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The origin of the Métis Nation is rooted in the historical fabric of Canada. It was here that they evolved into a new and distinct Aboriginal nation. From the mid-1600s to the late 1800s, the fur trade population came increasingly from the mixed-blood offspring of Cree, Ojibway or Saulteaux women with French fur traders from the North West Company or Scottish and English fur traders from the Hudson’s Bay Company.

As people of mixed ancestry increased in number and married among themselves, they developed a new culture, neither European nor Indian, but a fusion of the two and a new identity as Métis. With their mixed traditions and command of both European and Indian languages, the Métis were logical intermediaries in the commercial relationship between two civilizations. They adapted European technology to the wilderness. Innovations such as the Red River cart and York boat made it possible to transport large volumes of goods and supplies to and from the outposts of the fur trade.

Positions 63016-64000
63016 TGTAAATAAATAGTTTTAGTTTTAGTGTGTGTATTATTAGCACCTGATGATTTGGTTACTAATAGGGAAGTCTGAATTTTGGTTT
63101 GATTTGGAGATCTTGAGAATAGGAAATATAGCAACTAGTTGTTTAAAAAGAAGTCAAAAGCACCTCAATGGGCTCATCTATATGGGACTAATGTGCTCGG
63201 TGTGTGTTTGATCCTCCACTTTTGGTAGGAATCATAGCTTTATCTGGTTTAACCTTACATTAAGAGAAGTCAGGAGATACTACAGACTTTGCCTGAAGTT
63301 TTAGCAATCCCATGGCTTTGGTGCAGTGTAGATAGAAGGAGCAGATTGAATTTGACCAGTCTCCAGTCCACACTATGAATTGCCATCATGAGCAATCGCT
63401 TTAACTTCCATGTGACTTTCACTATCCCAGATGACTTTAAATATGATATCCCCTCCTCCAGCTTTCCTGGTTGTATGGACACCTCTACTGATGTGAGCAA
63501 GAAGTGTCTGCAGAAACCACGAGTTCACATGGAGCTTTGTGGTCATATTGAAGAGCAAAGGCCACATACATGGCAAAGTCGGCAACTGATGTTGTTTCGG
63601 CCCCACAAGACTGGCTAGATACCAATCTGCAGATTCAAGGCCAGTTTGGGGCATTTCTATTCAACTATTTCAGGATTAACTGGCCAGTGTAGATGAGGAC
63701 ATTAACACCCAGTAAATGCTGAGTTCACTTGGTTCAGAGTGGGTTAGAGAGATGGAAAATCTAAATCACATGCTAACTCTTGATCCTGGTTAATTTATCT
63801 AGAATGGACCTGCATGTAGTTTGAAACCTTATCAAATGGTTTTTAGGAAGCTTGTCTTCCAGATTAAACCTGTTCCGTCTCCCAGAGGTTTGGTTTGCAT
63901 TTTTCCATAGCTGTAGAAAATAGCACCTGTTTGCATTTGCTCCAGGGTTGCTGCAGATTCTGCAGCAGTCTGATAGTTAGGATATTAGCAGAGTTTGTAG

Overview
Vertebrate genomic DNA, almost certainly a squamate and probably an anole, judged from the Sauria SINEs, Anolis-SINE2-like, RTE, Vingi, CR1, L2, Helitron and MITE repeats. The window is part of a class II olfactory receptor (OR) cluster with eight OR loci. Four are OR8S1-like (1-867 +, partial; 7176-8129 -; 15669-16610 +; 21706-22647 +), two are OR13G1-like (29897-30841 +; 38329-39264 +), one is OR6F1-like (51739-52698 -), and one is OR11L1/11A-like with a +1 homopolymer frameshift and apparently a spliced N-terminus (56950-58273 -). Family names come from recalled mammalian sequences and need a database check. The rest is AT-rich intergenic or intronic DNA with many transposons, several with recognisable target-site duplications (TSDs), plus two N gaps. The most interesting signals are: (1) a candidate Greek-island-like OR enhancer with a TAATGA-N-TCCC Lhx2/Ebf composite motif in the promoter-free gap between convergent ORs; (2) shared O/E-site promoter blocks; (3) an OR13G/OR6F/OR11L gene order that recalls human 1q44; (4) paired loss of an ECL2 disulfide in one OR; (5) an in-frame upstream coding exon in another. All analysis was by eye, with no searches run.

By the mid-19th century, Métis villages appeared in and around fur trade posts from the Great Lakes to the Mackenzie Delta. As provisioners to the North West Company, the Métis of the prairies organized the commercial buffalo hunt. They left their permanent settlements periodically and for each expedition, they would elect a provisional government to make and enforce the law of the hunt.

This activity increased the Métis political consciousness, which was further heightened by the rivalry between the fur trade companies.

In 1811, the Hudson’s Bay Company made a land grant to Lord Selkirk of 116,000 square miles of land in the Red River Valley (southern Manitoba). It was to be an agricultural settlement and a source of provisions for the fur trade. Efforts by the Scottish settlers to restrict Métis hunting and trading practices eventually led to their defeat in 1816 at the Battle of Seven Oaks. It was the same site where the victorious Métis led by Cuthbert Grant, Jr., first unfurled the flag of the Métis Nation.

In 1821, the amalgamation of the Hudson’s Bay Company and North West Company closed many fur trading posts and forced employees and families to move to the Red River Settlement. Here the Scottish Métis joined with French Métis to defend common interests against the governing Hudson’s Bay Company. As the Métis become more concentrated and married within, group consciousness grew. The Hudson’s Bay Company authorities took this sentiment into account in its administration of the Red River Settlement.